// All of the magic handled by SWFObject 
        swfobject.embedSWF("" + videoID + "&enablejsapi=1&playerapiid=player1",
                       "videoDiv", "420", "258", "8", null, null, params, atts);

Hope this saves some of Your precious time...

Tags: [dialog] [flash] [jquery] [web development]

Client side validation after Ajax Partial View result in ASP.NET MVC 3


Now, as ASP.NET MVC 3 beta was finally released I have decided to give it a try. The most exciting thing that I have noticed is implementation of an idea of so called Unobtrusive JavaScript. This is for both Ajax helpers and Client Validation. And I have to admit that I just love it. I wll just copy and paste text from scottgu blog:
Unobtrusive JavaScript and HTML 5: The AJAX and Validation helpers in ASP.NET MVC now both use an unobtrusive JavaScript approach by default. Unobtrusive JavaScript avoid injecting inline JavaScript into HTML, and instead enables cleaner separation of behavior using the new HTML 5 data- convention (which conveniently works on older browsers as well). This makes your HTML smaller and cleaner, and makes it easier to optionally swap out or customize JS libraries.  The Validation helpers in ASP.NET MVC 3 also now use the jQueryValidate plugin by default.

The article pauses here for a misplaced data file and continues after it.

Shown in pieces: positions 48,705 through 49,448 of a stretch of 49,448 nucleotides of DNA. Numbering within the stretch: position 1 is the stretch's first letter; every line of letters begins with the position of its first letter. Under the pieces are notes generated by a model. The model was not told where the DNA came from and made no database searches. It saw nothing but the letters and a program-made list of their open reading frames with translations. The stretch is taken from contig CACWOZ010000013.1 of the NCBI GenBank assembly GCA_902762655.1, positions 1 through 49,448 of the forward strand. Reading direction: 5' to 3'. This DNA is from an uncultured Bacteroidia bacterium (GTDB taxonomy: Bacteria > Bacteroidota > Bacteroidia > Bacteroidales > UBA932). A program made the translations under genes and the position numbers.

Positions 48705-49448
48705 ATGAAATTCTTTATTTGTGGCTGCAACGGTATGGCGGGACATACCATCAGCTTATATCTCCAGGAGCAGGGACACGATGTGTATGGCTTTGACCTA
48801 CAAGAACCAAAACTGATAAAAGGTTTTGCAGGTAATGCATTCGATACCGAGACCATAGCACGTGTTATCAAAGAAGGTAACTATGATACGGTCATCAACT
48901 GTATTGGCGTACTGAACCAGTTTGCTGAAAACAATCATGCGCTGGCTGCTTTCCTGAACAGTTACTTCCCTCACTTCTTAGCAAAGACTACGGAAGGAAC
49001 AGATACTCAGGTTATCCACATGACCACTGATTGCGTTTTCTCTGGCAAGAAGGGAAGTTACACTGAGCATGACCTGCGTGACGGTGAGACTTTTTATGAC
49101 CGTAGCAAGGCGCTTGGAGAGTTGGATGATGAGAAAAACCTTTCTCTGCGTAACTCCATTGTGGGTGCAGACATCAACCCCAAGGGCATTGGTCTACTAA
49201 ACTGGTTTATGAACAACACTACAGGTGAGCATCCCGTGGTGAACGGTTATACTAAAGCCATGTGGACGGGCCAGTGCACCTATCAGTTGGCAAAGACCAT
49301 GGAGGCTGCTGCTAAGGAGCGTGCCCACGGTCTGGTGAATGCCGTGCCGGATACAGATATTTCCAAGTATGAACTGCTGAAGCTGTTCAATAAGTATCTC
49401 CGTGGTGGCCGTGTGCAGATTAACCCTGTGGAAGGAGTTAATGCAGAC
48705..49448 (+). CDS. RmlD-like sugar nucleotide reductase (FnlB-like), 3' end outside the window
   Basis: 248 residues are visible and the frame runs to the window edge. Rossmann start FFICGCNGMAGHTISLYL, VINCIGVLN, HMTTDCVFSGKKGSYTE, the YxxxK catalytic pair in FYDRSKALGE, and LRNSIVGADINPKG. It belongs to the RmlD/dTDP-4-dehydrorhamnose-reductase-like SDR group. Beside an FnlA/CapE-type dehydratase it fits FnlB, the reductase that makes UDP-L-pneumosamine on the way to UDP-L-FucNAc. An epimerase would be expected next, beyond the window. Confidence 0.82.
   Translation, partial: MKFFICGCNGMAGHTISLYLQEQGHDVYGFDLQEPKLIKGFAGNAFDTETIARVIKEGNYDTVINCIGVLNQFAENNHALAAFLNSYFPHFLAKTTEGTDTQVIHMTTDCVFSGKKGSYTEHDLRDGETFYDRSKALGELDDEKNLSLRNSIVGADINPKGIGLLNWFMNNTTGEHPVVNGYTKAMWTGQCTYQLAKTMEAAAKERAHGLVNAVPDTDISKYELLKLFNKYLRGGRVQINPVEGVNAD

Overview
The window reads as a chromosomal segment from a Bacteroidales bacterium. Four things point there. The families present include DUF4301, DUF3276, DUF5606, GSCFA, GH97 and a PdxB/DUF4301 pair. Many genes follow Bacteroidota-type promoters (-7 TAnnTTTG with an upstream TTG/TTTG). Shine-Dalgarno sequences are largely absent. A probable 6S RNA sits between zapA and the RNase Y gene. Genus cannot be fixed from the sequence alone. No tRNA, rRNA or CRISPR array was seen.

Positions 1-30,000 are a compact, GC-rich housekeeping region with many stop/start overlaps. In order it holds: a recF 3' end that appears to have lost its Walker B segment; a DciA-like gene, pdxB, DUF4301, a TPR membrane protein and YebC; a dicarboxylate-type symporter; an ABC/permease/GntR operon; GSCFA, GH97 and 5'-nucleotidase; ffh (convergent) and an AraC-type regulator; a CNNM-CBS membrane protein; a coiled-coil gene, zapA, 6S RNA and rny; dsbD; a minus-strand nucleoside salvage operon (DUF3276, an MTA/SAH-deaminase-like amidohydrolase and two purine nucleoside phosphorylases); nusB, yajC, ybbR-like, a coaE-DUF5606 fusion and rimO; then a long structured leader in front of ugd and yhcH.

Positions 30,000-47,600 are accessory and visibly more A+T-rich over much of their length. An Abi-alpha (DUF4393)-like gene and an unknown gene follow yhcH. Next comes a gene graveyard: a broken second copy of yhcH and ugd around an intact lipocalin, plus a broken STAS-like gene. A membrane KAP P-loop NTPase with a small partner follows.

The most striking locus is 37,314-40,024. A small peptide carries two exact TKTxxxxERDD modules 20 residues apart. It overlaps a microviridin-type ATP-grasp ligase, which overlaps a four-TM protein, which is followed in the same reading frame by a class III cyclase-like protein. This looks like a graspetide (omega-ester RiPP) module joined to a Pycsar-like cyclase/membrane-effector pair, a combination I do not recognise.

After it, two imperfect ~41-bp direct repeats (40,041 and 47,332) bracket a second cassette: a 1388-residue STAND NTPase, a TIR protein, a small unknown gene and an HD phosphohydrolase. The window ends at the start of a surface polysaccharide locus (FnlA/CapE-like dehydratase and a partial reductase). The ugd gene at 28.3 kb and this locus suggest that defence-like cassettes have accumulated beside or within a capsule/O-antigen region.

Basically we get all the validation done by loading js function parsing loaded DOM searching for specific parameters based on which validation rules are applied to elements. And all of that without a single js line from 'our' - web developers side. One thing is not obvious though and it certainly needs extra explanation: what happens after part of the page is loaded via Ajax request (common Partial View result). Validation is not turned for those elements although all attributes are correctly marked. I have dig a little and found within JavaScript file 'jquery.validate.unobtrusive.js' function: jQuery.validator.unobtrusive.parse(selector). Calling function after new content is loaded solves problem, like in the example below: